Two brands that I’ve tried and like are Jarrow and Culterelle. (I give both of my kids these. The older one has the chewables and the younger one gets the dissolvable powder in her morning milk or smoothie.) If you’re wondering whether probiotics need to be refrigerated, yes and no. Some do and they will say so on the label, and others, which have been made with more recently developed freeze-drying technology don’t.
For more info on the specific strains of probiotics may help which ailments, this story from Parents breaks it down nicely towards the bottom.
TIP: Many kids vitamins also contain probiotics, like this one from Olly.
Which kid-friendly foods have the most probiotics?
If you want to avoid a probiotic supplement, offer your toddler yogurt with live cultures (just look for that language on the label), try a yogurt drink, or kefir, which is a sort of tangier cousin to drinkable yogurt that’s chock full of probiotics. Or fermented pickles, kimchi, sauerkraut or cottage cheese.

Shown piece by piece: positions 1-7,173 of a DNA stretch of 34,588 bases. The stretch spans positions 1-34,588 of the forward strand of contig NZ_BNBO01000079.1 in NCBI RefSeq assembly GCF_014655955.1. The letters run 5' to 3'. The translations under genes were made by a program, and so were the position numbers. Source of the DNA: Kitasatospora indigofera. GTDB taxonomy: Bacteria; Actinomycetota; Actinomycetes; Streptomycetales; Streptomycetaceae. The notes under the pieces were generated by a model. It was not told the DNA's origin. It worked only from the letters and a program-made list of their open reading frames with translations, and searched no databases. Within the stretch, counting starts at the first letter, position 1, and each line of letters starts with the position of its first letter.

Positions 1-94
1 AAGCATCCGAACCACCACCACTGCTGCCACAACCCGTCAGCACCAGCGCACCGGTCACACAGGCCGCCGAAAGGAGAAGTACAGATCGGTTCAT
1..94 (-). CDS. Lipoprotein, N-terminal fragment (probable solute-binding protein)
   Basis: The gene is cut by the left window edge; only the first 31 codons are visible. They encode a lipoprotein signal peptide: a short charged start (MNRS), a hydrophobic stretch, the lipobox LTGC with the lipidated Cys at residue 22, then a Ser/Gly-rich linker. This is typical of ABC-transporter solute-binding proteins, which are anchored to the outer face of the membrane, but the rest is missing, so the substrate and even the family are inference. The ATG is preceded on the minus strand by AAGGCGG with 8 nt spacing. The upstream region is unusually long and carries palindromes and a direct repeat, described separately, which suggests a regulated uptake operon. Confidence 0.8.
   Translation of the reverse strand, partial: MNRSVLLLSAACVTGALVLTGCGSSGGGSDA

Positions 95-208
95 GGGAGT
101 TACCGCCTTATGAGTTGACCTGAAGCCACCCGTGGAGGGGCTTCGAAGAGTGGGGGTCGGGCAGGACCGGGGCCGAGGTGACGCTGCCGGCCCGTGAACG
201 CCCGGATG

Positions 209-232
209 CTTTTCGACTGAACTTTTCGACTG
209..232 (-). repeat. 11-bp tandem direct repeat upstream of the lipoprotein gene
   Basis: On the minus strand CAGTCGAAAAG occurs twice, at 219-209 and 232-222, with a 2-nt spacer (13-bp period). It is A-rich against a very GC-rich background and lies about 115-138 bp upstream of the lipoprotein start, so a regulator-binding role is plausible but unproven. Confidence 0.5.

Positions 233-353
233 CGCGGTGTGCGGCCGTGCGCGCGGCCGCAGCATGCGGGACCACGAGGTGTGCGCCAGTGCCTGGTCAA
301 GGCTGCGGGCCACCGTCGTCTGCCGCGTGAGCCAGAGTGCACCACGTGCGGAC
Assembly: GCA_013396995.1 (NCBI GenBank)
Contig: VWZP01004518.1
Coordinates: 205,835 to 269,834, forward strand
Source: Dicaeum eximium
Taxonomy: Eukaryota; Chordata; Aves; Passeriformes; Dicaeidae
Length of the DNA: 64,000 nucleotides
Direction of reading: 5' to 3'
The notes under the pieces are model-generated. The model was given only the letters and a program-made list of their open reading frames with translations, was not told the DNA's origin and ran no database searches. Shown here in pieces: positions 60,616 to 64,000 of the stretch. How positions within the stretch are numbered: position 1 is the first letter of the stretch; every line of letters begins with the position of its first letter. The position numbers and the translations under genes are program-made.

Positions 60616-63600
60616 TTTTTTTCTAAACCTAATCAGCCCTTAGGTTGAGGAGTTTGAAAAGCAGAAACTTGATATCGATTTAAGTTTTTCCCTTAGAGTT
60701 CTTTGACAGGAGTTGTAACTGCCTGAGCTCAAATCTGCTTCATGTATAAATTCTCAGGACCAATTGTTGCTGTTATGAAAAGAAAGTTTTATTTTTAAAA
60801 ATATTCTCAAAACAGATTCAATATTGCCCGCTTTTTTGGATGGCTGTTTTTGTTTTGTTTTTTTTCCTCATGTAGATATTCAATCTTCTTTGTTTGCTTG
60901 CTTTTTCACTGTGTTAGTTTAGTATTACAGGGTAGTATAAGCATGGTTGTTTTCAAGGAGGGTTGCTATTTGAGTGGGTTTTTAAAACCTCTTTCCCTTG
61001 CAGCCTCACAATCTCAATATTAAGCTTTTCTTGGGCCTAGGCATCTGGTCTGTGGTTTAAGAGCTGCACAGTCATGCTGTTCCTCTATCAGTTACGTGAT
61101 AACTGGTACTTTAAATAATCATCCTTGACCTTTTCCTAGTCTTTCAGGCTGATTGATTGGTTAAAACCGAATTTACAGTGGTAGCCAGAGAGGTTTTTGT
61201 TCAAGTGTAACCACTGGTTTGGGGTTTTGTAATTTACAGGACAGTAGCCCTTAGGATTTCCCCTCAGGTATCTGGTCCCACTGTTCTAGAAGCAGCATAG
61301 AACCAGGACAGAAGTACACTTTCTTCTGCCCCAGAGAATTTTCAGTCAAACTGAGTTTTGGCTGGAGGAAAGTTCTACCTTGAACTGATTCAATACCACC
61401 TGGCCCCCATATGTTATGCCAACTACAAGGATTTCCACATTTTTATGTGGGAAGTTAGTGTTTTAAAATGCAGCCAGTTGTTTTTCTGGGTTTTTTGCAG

Vitamin C for Kids
A vitamin C supplement isn’t necessary if your kids are eating a balanced diet. Vitamin C, along with vitamins A and D, can be toxic when given in high doses, so you need to know how much is too much with this supplement. The recommended daily amount for kids aged 1-3 is 15 mg. And while Vitamin C supplements have been shown to reduce the duration of colds by 1 day, it just as easy to turn to whole foods. Vitamin C rich foods that toddler might like include:
- Citrus fruits and juices
- Green peppers
- Tomatoes (or tomato sauce)
- Or my Orange-Honey Homemade Gummies!
Is honey safe to sooth a toddler’s sore throat?
You may have heard that local honey can help with allergies. Some experts think so, some don’t give it much credit. And that it can also soothe a sore throat. If your little one is over 1 year of age (honey is NOT safe for kids younger than 1) and has a sore throat, try: